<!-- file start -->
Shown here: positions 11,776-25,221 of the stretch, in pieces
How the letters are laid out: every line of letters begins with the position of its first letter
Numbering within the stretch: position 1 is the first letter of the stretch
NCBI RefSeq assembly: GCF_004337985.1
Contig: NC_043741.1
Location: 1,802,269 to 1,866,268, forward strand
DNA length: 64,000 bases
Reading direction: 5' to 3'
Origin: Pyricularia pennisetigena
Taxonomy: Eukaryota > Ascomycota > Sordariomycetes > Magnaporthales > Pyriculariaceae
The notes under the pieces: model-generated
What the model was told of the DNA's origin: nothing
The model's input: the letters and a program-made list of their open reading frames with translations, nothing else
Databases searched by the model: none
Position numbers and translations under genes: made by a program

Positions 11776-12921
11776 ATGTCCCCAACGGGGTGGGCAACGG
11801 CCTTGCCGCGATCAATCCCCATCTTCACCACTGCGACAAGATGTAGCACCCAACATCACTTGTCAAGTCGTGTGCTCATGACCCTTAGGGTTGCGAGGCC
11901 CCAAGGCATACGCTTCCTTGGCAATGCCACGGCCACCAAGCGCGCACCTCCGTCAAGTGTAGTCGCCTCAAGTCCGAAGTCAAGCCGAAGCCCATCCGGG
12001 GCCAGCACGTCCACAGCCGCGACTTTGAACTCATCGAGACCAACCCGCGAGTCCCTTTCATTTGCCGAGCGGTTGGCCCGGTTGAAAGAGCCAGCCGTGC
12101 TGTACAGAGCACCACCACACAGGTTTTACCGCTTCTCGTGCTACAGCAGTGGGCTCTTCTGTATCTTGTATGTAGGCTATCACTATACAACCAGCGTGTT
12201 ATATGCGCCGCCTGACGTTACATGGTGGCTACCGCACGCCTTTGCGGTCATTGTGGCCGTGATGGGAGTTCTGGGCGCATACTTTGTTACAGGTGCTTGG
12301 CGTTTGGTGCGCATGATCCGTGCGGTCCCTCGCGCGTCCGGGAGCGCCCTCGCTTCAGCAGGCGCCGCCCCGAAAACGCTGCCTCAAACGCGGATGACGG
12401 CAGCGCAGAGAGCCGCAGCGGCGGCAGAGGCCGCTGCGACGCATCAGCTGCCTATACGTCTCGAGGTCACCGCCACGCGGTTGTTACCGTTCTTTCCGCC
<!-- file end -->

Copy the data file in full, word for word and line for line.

Shown here: positions 11,776-25,221 of the stretch, in pieces
How the letters are laid out: every line of letters begins with the position of its first letter
Numbering within the stretch: position 1 is the first letter of the stretch
NCBI RefSeq assembly: GCF_004337985.1
Contig: NC_043741.1
Location: 1,802,269 to 1,866,268, forward strand
DNA length: 64,000 bases
Reading direction: 5' to 3'
Origin: Pyricularia pennisetigena
Taxonomy: Eukaryota > Ascomycota > Sordariomycetes > Magnaporthales > Pyriculariaceae
The notes under the pieces: model-generated
What the model was told of the DNA's origin: nothing
The model's input: the letters and a program-made list of their open reading frames with translations, nothing else
Databases searched by the model: none
Position numbers and translations under genes: made by a program

Positions 11776-12921
11776 ATGTCCCCAACGGGGTGGGCAACGG
11801 CCTTGCCGCGATCAATCCCCATCTTCACCACTGCGACAAGATGTAGCACCCAACATCACTTGTCAAGTCGTGTGCTCATGACCCTTAGGGTTGCGAGGCC
11901 CCAAGGCATACGCTTCCTTGGCAATGCCACGGCCACCAAGCGCGCACCTCCGTCAAGTGTAGTCGCCTCAAGTCCGAAGTCAAGCCGAAGCCCATCCGGG
12001 GCCAGCACGTCCACAGCCGCGACTTTGAACTCATCGAGACCAACCCGCGAGTCCCTTTCATTTGCCGAGCGGTTGGCCCGGTTGAAAGAGCCAGCCGTGC
12101 TGTACAGAGCACCACCACACAGGTTTTACCGCTTCTCGTGCTACAGCAGTGGGCTCTTCTGTATCTTGTATGTAGGCTATCACTATACAACCAGCGTGTT
12201 ATATGCGCCGCCTGACGTTACATGGTGGCTACCGCACGCCTTTGCGGTCATTGTGGCCGTGATGGGAGTTCTGGGCGCATACTTTGTTACAGGTGCTTGG
12301 CGTTTGGTGCGCATGATCCGTGCGGTCCCTCGCGCGTCCGGGAGCGCCCTCGCTTCAGCAGGCGCCGCCCCGAAAACGCTGCCTCAAACGCGGATGACGG
12401 CAGCGCAGAGAGCCGCAGCGGCGGCAGAGGCCGCTGCGACGCATCAGCTGCCTATACGTCTCGAGGTCACCGCCACGCGGTTGTTACCGTTCTTTCCGCC